- Oct 2013
Does anyone here have any thoughts on this question of mine?
Yes: get lost with all Your ifs! We've had enough of if. ... Darn! I ment: enough of it!!
To begin with, nor Russia, nor CCCP hadn't had such a strong, programmatic, long term policy of russification.
In both cases, it was more like having periods of russification and places of russification. It was more like "punctual", if You want.
The russification in CCCP was in part a "natural" process: the best way to advance (be it in political, economical or educational field) was learning Russian.Which led to "self-russification". (It's why a good part of Albanian became Muslims for example: not converted by OE, but self-converting for integrating and advancing in OE structures - mainly military).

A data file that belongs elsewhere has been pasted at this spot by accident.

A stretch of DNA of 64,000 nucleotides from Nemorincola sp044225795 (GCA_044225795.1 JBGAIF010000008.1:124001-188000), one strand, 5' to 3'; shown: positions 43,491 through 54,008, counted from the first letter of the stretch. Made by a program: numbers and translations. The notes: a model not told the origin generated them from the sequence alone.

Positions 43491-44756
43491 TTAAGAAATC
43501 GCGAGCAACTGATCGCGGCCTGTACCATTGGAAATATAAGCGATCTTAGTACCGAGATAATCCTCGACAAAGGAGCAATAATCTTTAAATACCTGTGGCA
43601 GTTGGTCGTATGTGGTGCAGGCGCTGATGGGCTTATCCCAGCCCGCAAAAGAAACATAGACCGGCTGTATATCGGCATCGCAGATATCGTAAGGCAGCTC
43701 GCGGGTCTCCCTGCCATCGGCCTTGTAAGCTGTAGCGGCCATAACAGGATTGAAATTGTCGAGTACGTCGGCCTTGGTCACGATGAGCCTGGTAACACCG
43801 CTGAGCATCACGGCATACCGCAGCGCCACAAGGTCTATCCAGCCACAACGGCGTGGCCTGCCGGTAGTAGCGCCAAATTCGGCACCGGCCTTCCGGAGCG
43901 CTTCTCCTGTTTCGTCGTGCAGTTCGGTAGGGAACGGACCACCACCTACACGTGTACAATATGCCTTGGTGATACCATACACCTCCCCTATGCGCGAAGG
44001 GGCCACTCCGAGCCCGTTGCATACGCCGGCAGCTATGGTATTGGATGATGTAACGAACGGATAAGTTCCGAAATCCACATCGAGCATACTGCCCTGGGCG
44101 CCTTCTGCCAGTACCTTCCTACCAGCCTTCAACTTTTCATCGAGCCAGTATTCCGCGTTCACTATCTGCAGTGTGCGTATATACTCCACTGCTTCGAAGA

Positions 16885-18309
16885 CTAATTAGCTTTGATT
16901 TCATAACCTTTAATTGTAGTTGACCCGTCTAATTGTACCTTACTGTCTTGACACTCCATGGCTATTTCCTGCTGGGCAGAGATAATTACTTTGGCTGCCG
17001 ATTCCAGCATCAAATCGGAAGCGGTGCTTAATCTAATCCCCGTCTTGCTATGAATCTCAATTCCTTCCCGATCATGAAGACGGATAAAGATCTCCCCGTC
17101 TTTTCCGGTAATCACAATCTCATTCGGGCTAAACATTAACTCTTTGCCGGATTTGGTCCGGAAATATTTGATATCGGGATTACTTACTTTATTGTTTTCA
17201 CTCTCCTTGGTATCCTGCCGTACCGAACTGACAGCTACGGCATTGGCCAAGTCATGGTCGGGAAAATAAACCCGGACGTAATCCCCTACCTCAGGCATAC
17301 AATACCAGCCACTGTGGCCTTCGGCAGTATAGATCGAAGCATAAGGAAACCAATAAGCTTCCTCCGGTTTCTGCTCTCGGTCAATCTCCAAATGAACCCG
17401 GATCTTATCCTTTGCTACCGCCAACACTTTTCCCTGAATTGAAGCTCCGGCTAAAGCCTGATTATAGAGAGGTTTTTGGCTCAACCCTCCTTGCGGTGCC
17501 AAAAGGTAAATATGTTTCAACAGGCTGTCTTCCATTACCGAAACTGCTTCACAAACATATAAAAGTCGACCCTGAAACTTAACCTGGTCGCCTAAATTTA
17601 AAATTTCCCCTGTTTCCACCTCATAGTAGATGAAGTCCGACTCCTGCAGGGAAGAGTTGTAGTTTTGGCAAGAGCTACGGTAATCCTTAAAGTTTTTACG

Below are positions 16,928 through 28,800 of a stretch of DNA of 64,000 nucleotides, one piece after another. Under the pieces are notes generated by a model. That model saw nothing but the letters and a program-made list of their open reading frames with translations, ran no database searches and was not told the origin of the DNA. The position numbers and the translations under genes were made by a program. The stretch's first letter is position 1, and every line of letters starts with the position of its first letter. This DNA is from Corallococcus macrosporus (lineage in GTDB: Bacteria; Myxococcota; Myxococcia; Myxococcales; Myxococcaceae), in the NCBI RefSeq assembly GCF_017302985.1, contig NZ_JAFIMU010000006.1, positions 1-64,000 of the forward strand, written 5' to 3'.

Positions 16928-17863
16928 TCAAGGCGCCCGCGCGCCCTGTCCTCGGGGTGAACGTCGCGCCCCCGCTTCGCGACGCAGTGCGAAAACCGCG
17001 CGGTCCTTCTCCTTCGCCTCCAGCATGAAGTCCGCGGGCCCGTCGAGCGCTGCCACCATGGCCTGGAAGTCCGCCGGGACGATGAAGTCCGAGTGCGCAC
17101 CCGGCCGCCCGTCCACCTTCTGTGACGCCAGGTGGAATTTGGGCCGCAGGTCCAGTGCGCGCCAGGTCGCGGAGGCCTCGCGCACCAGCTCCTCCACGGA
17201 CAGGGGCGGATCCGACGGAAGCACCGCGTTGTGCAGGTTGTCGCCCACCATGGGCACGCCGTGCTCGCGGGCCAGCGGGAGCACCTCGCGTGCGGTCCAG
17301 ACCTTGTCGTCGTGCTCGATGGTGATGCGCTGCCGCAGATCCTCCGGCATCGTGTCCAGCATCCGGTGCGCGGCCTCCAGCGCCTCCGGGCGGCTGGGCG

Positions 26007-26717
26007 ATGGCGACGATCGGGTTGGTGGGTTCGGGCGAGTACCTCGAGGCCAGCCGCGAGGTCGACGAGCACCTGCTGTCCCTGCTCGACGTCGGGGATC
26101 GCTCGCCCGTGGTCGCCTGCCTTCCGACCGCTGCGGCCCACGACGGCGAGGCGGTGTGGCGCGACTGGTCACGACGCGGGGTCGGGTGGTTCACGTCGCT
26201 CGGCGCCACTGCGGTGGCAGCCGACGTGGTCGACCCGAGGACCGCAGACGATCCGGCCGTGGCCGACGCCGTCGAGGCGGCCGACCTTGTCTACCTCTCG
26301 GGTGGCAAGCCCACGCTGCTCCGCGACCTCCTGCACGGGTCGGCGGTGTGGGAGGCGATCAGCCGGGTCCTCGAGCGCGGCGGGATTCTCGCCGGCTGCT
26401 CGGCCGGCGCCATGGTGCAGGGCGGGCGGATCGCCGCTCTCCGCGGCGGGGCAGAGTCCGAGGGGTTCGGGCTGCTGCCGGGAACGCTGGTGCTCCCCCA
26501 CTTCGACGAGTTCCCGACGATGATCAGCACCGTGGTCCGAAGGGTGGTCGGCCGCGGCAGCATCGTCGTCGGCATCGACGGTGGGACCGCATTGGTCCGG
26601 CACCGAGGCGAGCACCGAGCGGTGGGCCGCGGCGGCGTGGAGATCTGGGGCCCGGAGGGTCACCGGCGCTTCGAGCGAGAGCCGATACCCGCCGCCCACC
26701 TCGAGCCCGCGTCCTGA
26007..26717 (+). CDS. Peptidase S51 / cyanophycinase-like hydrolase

In the eventuality of a non-communist Russia, it depends a lot on the development of Russia.
A reasonable advance on economic level could have created a tendency of self-russification.
But that could (would?) be countered by the possibility of a growing nationalism, that a more democratic Russia (than the authoritarian Tzarist/CCCP) could not silence.